Tripping the light(ning) fantastic

“Thunder and Lightning
I tell you it’s frightening
It’s thunder and lightning”
Thunder and Lightning by Chi Coltrane

I remember a family vacation at Lake Tahoe one Summer when I was about 7 or 8 years old. There was a thunderstorm and we were confined to our motel room. I recall sitting at the edge of a queen-sized bed, looking out the room’s picture window to see the lightning and hear the rumble of thunder. It was the first time I had ever seen such a storm. A intense flash lit up the window and a tremendous thunderclap exploded simultaneously. It seemed like it was right outside the window. I was so startled that I leapt backwards, did a reverse summersault over the bed and landed on the floor, my heart beating a mile a minute.

I know the theory on shooting lightning and I’ve always wanted to shoot it, but the idea of going out in a thunderstorm with what amounts to carrying a lighting rod (a metal camera mounted on a metal tripod) has never appealed to me.

(Camera: Nikon D300. Lens: Nikkor 70-200mm @ 70mm. 10 sec @ f/11. ISO: 400)

Last week, I was driving home one night when I saw an incredible light show. I could see lightning flashes about once every few seconds on the northern horizon.  Fortunately the the storm was in the distance and the sky overhead was clear, so I decided to stop and get a shot.

The lightning was low on the horizon, so I needed some altitude.  To avoid light pollution from the city, I looked for a rural area with few street lights. Stopping on the freeway wasn’t a safe option, so I drove to Twin Cities Road overpass at at I-5 near Walnut Grove. It gave me enough height, it was dark enough and traffic on the road was light.

The storm looked as though as if it were hovering above Sacramento (about 20 miles north of my current spot), but it must have been farther away than it appeared to me. Although I could see the lightning, I couldn’t hear any thunder (later I Googled a doppler radar site and it indicated that the storm was actually more than 40 miles farther north over Marysville).

Capturing an image of lightning by a see-then-shoot method is nigh impossible. The flashes are brief and If you see it happen, you’ve missed it. If one gets a shot this way it’s more of a fluke than a matter of skill or timing. Like shooting fireworks, mounting the camera on a stable surface and opening the shutter for a long exposure is the conventional technique. Unlike fireworks, it’s difficult to tell where the next lightning strike will be.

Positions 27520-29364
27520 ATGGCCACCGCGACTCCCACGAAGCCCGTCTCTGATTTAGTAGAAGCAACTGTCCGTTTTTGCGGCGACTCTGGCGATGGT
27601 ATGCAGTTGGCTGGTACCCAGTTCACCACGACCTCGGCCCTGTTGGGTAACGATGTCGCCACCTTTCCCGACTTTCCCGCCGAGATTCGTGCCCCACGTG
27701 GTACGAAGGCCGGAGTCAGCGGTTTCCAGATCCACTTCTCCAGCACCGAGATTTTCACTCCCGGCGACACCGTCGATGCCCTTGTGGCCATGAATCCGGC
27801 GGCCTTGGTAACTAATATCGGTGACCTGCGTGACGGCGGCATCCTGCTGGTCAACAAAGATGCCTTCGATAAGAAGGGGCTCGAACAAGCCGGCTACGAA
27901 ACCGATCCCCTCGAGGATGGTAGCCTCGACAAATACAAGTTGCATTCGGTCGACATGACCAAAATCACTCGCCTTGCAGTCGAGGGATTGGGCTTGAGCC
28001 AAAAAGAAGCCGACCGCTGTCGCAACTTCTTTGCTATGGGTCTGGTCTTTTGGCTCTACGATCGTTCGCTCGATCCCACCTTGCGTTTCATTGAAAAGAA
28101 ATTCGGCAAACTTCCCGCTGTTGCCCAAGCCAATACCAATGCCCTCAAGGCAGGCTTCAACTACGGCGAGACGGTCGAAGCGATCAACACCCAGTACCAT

(Camera: Nikon D300. Lens: Nikkor 70-200mm @ 70mm. 10 sec @ f/11. ISO: 400)

I didn’t have a tripod with me, so I improvised, pressing the camera down on the roof of my car and used exposures of about 5 to 10 seconds. Timing and aiming were difficult. I would shoot in one direction, yielding very little lightning, when a strike would happen in another spot. I would reorient the camera only to have more strikes out of its field of view.

Most of the flashes were within the clouds, with only an occasional glimpse of a ground strike. It was fun to watch, but didn’t yield much in the way of pictures. I just had to press the shutter and hope that some lightning would strike within view of the camera.  To add to my frustration, the camera’s noise reduction feature for long exposures made things more difficult. The camera can’t be used while it processes the image through the system, effectively doubling the time for each shot. There were several instances where I saw some great flashes while I was waiting for the camera to clear itself.

It was windy that night and after about 20 minutes of shooting I was starting to shiver (not a good thing when trying to hand-hold a night shot), so I decided to pack it in. Of the 70 shots I took, only two of them had any visible lightning at all. Maybe next time I’ll try to get a closer shot. I wonder it they make rubber tripods and cameras?

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